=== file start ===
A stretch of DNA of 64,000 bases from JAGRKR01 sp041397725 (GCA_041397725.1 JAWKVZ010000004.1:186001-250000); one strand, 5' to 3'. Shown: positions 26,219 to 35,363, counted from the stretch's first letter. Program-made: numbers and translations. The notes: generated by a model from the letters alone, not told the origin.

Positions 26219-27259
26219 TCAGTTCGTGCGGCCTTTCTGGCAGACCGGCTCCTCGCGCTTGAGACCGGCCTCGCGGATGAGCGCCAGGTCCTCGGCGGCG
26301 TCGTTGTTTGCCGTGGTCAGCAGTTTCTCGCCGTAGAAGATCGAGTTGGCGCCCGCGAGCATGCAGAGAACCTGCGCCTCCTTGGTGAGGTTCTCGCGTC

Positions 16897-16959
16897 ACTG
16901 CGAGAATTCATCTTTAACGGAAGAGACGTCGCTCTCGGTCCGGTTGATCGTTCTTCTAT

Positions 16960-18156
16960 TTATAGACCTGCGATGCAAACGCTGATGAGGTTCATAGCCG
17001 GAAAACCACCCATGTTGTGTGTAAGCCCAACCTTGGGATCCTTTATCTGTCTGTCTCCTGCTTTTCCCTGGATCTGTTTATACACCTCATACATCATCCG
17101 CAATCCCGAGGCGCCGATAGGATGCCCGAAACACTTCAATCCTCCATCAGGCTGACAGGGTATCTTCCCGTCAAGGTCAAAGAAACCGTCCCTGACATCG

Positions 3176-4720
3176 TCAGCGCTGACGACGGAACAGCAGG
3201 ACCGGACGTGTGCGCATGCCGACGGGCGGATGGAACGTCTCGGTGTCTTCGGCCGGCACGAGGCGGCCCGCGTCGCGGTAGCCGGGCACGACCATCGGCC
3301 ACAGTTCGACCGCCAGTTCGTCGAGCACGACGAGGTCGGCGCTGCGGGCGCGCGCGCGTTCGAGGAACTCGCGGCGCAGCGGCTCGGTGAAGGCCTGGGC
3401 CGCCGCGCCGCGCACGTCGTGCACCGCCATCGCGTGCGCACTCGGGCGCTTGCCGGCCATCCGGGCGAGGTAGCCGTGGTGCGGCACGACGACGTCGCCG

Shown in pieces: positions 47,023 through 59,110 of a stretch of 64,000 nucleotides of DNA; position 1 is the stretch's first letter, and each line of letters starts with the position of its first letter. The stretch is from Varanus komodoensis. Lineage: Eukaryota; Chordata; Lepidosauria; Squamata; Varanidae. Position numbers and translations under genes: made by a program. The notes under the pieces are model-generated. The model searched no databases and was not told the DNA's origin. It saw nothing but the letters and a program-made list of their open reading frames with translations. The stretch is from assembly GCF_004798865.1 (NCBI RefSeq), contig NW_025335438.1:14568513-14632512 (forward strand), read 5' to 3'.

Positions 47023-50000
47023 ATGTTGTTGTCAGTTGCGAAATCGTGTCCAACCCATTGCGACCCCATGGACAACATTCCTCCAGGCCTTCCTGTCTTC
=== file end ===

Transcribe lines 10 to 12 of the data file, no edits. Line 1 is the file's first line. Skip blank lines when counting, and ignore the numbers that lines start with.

17001 GAAAACCACCCATGTTGTGTGTAAGCCCAACCTTGGGATCCTTTATCTGTCTGTCTCCTGCTTTTCCCTGGATCTGTTTATACACCTCATACATCATCCG
17101 CAATCCCGAGGCGCCGATAGGATGCCCGAAACACTTCAATCCTCCATCAGGCTGACAGGGTATCTTCCCGTCAAGGTCAAAGAAACCGTCCCTGACATCG

Positions 3176-4720